To Be Absolutely Frank

The Perfect News Story

Prestigious dailies could learn a lesson by looking at the Sun.

By 5.16.03

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I just read the perfect news story. It isn't about Iraq, al Qaeda or Jayson Blair, but it tells its story clearly, dramatically and at just the right length for the amount of news in it. How many articles have you read lately that meet that standard?

The Sun is the archetypal British tabloid: unabashedly biased, sensational and politically incorrect -- the antithesis of the responsible, punctilious journalism embodied in distinguished broadsheets on both side of the Atlantic. You know, like the New York Times. But as anyone knows who's ever read them, the tabs are not only more fun, they're often better written. This story from yesterday's edition is a fine example.

Let's start with the headline: "Claudia & tot flee smash." Five words, counting the baroquely lovely ampersand, and all but one a single evocative syllable. No need to explain which "Claudia," so why bother with a last name? The sentence sings as it calls up the essential images.

NPR listeners will object that supermodels in traffic accidents aren't "relevant"; and Vanity Fair readers will scoff that Ms. Schiffer is yesterday's celebrity. But if anyone wants to deny that here is a small but solid nugget of news, let him swear on the Columbia Journalism Review that he wouldn't listen if he heard it on the bus or at a cocktail party.

The lede (as media insiders refer to the start of a "piece") is admirably straightforward: "SUPERMODEL Claudia Schiffer and her baby escaped unharmed in a road smash yesterday." No attempt to suggest that anyone was hurt, even psychologically. Whoever wrote this understood that you don't trick the reader if you want him to read you again.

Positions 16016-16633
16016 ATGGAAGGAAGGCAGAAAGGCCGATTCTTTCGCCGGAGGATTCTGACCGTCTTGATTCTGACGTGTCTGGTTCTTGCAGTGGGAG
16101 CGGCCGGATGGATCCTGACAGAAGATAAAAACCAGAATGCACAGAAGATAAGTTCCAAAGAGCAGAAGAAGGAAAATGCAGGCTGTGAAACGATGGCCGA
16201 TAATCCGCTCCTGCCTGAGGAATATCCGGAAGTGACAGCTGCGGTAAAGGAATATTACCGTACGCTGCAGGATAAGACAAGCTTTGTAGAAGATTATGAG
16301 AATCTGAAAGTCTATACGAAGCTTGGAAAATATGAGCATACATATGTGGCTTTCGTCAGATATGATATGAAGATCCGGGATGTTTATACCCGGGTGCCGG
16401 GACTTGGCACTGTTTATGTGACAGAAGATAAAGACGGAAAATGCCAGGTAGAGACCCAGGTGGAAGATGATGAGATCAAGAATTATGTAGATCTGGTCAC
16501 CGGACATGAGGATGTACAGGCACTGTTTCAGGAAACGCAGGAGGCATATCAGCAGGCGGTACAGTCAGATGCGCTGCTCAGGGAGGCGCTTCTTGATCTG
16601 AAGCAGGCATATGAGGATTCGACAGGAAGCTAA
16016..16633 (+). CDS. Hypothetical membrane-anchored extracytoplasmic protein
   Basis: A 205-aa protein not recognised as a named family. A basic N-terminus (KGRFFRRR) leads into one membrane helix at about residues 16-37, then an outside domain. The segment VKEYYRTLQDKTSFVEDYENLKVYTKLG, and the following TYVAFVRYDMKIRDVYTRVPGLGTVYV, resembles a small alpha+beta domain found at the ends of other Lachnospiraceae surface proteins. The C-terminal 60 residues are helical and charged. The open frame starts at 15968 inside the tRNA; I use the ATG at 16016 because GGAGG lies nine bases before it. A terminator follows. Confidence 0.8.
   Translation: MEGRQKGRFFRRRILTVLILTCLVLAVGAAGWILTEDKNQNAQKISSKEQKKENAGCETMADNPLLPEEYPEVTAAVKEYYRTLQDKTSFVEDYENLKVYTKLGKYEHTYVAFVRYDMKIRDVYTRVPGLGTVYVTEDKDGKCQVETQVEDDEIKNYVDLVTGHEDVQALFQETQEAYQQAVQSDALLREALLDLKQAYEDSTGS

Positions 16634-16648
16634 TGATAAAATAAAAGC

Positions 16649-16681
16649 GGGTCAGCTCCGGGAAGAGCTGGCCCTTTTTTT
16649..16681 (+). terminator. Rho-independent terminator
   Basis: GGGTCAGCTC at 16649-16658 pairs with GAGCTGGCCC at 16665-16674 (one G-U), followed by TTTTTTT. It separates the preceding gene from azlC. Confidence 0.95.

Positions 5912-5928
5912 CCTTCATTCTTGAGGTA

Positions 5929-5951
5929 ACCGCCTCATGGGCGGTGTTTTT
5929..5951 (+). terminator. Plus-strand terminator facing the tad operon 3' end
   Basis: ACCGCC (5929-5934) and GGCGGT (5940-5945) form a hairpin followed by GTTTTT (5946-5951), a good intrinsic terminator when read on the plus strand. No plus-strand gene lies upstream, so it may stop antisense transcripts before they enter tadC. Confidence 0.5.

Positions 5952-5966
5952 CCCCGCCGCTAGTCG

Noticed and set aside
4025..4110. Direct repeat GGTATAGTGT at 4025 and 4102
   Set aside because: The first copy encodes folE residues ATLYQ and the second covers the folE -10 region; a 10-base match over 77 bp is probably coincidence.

The economy of language can be sublime. In the next sentence, the protagonist is called simply "the beauty," which is beautifully simple and true. Ms. Schiffer is no doubt a complex person with all sorts of dimensions, but the reason she matters to us is her looks.

Next come some crucial details: the baby's age (an alarmingly vulnerable three months) and the make and value of the car. A $97,000 Range Rover is reassuringly glamorous, though it would have been newsworthier had the lady been getting a lift in somebody's Ford.

There follows a concise description of the accident and its aftermath, in which the anonymous writer's judgment briefly fails him. Even speaking metaphorically, it's just not plausible that Ms. Schiffer "leapt" from the damaged vehicle, then "jumped" into a taxi, especially since she was holding her infant at the time. So let's call this an almost perfect story.

In a nicely democratic touch (the Sun being a paper of the common man), we also get the name and approximate age of the non-celebrity in the other vehicle.

All this in 127 words, not counting photo captions. Some passerby with a point-and-shoot no doubt got a fat check from Rupert Murdoch for these snaps, including one that shows Ms. Schiffer looking awfully good for somebody who just "leapt" from a car crash. I guess supermodels are always ready to have somebody take their picture.

Tacked on at the end of this restrained coverage, readers get their dessert: 41 words of delicious tabloid hyperbole, in which the sexy star of a trashy TV show "cheats death" after crashing into a tractor-trailer "juggernaut." Just in case you thought you were reading The Economist.

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About the Author

Francis X. Rocca ia an American writer in Rome, Italy.